Graduate student Hannah Miller pumping water out of a deep well drilled into peridotite, measuring the pH of the water. (Image credit: Alexis Templeton)

"[The subsurface methane] doesn’t match with the isotope chemistry of any other methanes measured before, and it doesn’t fit the model of how other methanes are made," Templeton says.

The team also used RNA sequencing to detect the DNA signatures of several organisms such as Methanobacterium, a microbe that creates methane, and Methylococcus, a microbe that breaks down methane to obtain the chemical energy and carbon necessary for survival.

Both microbes have adapted to live in relatively low-temperature environments that lack access to oxygen from the Earth's atmosphere. They must also survive a hyper-alkaline (basic) fluid environment with pH levels higher than 10, a level similar to cleaning detergent or ammonia.

Many open questions remain about the underground well environments. For one thing, researchers remain unsure about how much carbon and chemical energy exists to sustain large communities of underground organisms. Another question revolves around how the flow of underground water affects the rock chemistry and the habitability of the underground environment.

A well drilled into peridotite showing white particles of biomass and new minerals present in the water and coating the walls of the well. (Image credit: Alexis Templeton)

Additional study could also reveal answers to whether or not the organisms are producing significant amounts of methane. Hannah Miller, a doctoral candidate in geology at the University of Colorado in Boulder and lead author in the recent study, plans to use her thesis project to study how the organisms may be producing and consuming methane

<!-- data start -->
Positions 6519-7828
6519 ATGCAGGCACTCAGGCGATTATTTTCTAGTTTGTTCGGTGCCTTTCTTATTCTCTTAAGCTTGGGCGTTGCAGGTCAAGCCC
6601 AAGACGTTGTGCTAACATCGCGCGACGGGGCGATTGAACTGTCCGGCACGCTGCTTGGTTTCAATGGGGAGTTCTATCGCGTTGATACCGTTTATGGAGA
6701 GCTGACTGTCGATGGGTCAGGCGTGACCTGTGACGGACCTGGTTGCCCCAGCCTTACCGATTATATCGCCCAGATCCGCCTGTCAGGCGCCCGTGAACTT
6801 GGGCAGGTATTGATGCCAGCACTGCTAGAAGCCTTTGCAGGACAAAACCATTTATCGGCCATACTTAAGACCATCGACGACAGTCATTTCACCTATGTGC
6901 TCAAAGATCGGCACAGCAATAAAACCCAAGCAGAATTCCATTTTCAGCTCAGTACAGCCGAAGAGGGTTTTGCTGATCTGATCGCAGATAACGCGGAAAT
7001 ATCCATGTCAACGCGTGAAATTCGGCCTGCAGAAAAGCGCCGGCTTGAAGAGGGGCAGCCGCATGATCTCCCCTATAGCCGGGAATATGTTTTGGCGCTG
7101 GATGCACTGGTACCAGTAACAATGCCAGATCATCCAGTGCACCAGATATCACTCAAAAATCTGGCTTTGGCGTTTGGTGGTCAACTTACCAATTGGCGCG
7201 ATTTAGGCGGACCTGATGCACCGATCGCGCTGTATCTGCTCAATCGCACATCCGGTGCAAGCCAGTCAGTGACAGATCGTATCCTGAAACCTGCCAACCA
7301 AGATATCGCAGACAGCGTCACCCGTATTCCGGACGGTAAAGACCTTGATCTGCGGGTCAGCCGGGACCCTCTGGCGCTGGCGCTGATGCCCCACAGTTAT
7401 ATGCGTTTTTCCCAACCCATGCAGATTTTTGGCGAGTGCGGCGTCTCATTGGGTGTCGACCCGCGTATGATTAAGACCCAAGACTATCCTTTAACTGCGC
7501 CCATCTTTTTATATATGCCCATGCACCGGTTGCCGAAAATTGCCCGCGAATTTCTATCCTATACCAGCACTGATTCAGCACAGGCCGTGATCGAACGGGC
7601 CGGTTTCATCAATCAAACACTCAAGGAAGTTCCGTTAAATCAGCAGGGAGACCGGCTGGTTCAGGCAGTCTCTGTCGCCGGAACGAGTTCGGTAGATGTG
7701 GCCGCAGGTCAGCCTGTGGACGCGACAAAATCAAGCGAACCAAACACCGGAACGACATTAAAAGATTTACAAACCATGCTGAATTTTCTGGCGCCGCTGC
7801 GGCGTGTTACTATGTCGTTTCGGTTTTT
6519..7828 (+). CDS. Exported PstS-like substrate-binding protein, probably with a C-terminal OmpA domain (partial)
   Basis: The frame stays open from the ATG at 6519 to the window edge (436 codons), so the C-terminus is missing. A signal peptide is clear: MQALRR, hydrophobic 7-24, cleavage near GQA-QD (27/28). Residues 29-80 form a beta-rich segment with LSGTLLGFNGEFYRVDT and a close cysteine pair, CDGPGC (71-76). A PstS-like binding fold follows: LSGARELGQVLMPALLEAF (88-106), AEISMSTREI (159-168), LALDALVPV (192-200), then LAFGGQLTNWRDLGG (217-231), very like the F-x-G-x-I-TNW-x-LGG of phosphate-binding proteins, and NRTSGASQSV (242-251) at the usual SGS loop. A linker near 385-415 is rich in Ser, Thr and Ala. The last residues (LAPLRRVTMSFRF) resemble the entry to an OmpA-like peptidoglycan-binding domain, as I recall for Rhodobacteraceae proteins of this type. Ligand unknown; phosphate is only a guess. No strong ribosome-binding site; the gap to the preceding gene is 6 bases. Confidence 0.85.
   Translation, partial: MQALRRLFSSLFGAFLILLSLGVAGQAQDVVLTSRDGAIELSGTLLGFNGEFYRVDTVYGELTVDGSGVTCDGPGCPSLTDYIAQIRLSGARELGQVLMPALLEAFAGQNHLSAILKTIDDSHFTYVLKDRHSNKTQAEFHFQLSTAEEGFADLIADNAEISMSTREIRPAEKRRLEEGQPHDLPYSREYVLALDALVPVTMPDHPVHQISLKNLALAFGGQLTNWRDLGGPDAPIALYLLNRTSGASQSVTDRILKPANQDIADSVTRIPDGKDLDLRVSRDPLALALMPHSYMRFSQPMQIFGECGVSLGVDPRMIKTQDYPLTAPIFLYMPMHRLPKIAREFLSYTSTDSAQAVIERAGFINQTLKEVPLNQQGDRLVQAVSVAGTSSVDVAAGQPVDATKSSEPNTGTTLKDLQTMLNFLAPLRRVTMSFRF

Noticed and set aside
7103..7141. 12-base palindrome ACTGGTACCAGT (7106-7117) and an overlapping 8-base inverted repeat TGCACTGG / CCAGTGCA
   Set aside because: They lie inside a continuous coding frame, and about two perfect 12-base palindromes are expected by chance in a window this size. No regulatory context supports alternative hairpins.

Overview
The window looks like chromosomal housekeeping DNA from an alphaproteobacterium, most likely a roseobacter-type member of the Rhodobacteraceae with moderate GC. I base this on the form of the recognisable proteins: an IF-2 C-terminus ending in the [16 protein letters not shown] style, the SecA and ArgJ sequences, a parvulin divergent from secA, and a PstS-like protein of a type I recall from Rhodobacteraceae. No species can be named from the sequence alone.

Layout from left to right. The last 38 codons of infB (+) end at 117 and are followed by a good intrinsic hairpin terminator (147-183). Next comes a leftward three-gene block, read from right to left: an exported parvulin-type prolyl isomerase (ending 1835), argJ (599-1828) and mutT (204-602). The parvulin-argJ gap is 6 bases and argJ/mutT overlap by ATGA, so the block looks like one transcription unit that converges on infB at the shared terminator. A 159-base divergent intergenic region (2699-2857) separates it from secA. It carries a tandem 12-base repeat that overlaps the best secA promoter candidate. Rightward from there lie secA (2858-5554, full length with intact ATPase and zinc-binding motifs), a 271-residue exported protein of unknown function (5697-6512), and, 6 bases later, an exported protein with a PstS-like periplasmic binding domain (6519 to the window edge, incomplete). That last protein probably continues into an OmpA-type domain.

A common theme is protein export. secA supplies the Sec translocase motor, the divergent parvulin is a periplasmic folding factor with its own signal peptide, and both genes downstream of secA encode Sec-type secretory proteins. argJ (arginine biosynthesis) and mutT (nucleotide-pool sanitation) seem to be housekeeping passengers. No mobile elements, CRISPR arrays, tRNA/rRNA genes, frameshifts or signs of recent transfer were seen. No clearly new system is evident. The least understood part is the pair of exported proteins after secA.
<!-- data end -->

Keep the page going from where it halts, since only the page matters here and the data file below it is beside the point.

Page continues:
"We get excited to find methane, but it's still very challenging to figure out how the methane formed," Templeton explains. "We’ll be doing future work to see if we can prove how and when methane formed and what that represents for biology and chemistry."

Such future work may rely on an effort called the International Continental Drilling Program. That global program could spur large-scale drilling in Oman starting sometime in 2017 and lasting for as long as three years. Instead of just collecting a few rock samples from drill cuttings, researchers would recover huge amounts of rock that could be studied in labs. But they must collect the rock samples in a way that maintains the fragile signs of life inside.

"We’re preparing to handle the rocks in a way that preserves past and current life activity," Templeton says.

This story was provided by Astrobiology Magazine, a web-based publication sponsored by the NASA astrobiology program. Follow @Spacedotcom, Facebook and Google.  

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Jeremy Hsu

Jeremy Hsu is science writer based in New York City whose work has appeared in Scientific American, Discovery Magazine, Backchannel, and IEEE Spectrum, among others. He joined the and Live Science teams in 2010 as a Senior Writer and is currently the Editor-in-Chief of Indicate Media.  Jeremy studied history and sociology of science at the University of Pennsylvania, and earned a master's degree in journalism from the NYU Science, Health and Environmental Reporting Program. You can find Jeremy's latest project on Twitter